During the 1919 Red Scare, California passed a criminal syndicalism law to restrict activities of the Industrial Workers of the World (IWW), an activist international union called the Wobblies. The statute prohibited advocating changes to the capitalist system of industrial ownership or political control. Under it, Charlotte Anita Whitney, a social activist, was charged and convicted, solely for her short-term Communist Labor Party (CLP) membership.
In Whitney v. California (1927), the Supreme Court unanimously upheld California's statute based on its right to protect the public from violent political acts. However, Justices Louis Brandeis and Oliver Wendell Holmes contended that Whitney's attorneys should have argued for a "clear and present danger" test to distinguish between membership and dangerous action. They reasoned that Fourteenth Amendment Due Process protection and First Amendment speech and assembly rights superseded state regulation.
Specifically they wrote:
In Brandenburg v. Ohio (1969), the Court overturned Whitney v. California and Ohio's Criminal Syndicalism statute, ruling that government cannot constitutionally punish abstract advocacy of force or a law violation. It can only do so in cases of directly inciting "imminent lawless actions." The "Brandenburg standard" thus affirmed the "clear and present danger" test, what Congress now wants to abolish unconstitutionally.
On January 3, Law Professor Geoffrey Stone's New York Times op-ed headlined, "A Clear Danger to Free Speech," saying:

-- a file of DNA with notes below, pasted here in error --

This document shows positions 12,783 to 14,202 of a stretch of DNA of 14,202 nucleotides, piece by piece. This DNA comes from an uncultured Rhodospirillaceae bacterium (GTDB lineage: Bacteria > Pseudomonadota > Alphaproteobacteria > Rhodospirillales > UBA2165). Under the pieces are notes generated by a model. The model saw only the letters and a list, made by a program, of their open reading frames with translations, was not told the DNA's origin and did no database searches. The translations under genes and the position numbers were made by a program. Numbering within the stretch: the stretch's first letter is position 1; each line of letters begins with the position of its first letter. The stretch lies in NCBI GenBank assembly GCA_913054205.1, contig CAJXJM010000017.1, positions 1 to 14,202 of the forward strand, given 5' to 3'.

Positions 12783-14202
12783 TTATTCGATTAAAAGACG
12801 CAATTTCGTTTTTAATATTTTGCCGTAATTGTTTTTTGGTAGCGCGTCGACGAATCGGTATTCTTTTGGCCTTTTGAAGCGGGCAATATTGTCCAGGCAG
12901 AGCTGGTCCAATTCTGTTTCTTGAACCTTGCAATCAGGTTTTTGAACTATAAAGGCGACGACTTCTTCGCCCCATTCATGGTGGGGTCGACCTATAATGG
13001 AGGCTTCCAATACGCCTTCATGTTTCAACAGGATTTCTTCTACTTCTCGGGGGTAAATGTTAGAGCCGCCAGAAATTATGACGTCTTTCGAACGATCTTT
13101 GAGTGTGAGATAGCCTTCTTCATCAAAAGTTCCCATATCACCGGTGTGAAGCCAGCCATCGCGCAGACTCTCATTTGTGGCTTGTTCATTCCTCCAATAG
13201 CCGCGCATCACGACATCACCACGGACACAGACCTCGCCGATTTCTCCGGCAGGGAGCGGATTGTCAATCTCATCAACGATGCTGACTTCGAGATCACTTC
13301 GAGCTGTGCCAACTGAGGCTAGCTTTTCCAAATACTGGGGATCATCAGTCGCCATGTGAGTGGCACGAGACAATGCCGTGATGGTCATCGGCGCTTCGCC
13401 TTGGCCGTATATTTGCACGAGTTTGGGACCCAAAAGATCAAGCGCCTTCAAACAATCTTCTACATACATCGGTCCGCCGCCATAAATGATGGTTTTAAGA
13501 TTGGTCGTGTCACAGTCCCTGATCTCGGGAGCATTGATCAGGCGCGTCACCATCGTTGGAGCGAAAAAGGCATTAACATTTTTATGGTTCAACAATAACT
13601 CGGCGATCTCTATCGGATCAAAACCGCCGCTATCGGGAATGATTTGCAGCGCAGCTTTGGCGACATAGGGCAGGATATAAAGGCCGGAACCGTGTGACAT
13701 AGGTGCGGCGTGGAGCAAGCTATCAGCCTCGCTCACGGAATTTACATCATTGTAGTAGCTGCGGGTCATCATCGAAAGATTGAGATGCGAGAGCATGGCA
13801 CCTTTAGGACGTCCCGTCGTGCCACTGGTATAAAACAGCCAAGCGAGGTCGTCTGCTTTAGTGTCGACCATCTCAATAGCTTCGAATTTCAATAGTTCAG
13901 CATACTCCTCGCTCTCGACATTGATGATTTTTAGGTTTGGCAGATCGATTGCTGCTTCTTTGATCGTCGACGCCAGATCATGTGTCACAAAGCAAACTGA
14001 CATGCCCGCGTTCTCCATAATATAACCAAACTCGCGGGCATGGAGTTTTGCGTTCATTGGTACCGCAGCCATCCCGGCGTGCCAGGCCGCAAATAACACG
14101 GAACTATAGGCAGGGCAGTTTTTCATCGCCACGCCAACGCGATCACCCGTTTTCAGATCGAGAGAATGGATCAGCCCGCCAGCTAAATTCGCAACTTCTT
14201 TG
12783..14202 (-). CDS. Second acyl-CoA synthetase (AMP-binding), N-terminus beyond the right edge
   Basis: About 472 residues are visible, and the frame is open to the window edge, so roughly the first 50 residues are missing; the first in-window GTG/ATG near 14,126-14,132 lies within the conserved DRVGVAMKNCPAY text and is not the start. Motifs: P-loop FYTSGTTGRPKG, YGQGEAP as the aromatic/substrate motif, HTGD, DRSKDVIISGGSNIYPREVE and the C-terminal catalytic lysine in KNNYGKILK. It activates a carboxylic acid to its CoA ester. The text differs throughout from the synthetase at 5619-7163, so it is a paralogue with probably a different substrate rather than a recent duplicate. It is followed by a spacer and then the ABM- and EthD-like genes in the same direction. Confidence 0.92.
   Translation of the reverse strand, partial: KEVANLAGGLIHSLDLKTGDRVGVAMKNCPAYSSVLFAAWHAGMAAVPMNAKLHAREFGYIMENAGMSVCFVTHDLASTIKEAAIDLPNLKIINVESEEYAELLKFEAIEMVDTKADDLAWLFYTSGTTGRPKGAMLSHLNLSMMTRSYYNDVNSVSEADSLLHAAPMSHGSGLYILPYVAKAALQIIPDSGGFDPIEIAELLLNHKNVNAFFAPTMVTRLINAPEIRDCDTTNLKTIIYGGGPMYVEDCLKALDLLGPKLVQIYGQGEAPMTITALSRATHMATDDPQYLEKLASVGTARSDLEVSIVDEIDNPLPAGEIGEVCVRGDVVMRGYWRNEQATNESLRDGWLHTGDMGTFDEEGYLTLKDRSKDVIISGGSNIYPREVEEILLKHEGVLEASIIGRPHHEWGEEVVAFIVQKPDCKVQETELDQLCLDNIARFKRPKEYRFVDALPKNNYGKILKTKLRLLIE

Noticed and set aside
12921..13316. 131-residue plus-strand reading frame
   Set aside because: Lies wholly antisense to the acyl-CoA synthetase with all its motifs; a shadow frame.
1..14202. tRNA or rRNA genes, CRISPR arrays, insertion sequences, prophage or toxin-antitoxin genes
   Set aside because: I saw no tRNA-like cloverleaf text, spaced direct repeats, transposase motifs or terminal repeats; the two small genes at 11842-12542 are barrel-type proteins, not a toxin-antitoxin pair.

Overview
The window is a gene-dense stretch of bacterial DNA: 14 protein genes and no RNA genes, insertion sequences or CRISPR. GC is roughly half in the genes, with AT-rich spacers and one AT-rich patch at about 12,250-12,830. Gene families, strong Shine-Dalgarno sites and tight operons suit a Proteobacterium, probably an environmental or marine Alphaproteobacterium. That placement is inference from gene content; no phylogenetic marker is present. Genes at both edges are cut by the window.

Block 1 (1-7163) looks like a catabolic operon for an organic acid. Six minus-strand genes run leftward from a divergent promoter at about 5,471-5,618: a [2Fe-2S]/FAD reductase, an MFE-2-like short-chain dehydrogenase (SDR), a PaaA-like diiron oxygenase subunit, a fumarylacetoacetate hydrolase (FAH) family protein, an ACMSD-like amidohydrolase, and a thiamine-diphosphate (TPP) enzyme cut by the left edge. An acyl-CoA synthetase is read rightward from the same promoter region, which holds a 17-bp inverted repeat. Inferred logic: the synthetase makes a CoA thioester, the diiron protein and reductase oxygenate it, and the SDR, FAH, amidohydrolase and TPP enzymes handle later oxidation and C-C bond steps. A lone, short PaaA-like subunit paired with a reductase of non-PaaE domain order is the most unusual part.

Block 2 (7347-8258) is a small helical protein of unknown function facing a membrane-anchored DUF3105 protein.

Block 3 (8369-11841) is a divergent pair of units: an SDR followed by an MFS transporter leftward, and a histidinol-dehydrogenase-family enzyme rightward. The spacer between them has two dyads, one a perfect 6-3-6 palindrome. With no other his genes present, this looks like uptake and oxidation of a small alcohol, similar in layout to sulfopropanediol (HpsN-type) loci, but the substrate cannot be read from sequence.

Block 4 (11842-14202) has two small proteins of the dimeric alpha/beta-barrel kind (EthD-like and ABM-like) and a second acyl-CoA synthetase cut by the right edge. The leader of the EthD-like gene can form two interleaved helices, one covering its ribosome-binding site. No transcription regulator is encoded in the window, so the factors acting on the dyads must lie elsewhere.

In fact, the William H. Rehnquist Supreme Court, in Bartnicki v. Vopper (2001), held that anyone publishing information "from a source who obtained it unlawfully" may not be punished "absent a need....of the highest order....it would be quite remarkable to hold" that such individuals are criminally liable because the government didn't "deter conduct by a non-law-abiding third party."
In fact, whatever's in the public interest should and must be published. It's the only way fundamental constitutional principles are protected, ones lawless House and Senate members want stripped.
A Final Comment
On January 8, a WikiLeaks statement said:
It requires a San-Francisco-based micro-blogging site to hand over all details of five individual accounts and private Twitter messaging, including the computers and networks used. Assange and four others were named. Another report said he was offered a plea bargain if he cooperates. So far the subpoena's contents are sealed. Assange demands they be revealed, and he promised to fight the alleged charges.
Administration and congressional members accuse WikiLeaks and Assange of compromising US national security and endangering the lives of human intelligence sources. They also say nothing of importance was published.
In a December 7 op-ed in The Australian, Assange said:
No one since WikiLeaks began publishing was harmed. In contrast, Washington's imperial wars harmed millions at home and abroad with no accountability or acknowledgement by America's dominant media, portraying lawless conflicts as liberating ones. As a result, "truth emergency" conditions demand that whistleblowers and independent writers do what corporate-paid ones don't - their job.
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This story was published in the Baltimore Chronicle on January 9, 2011.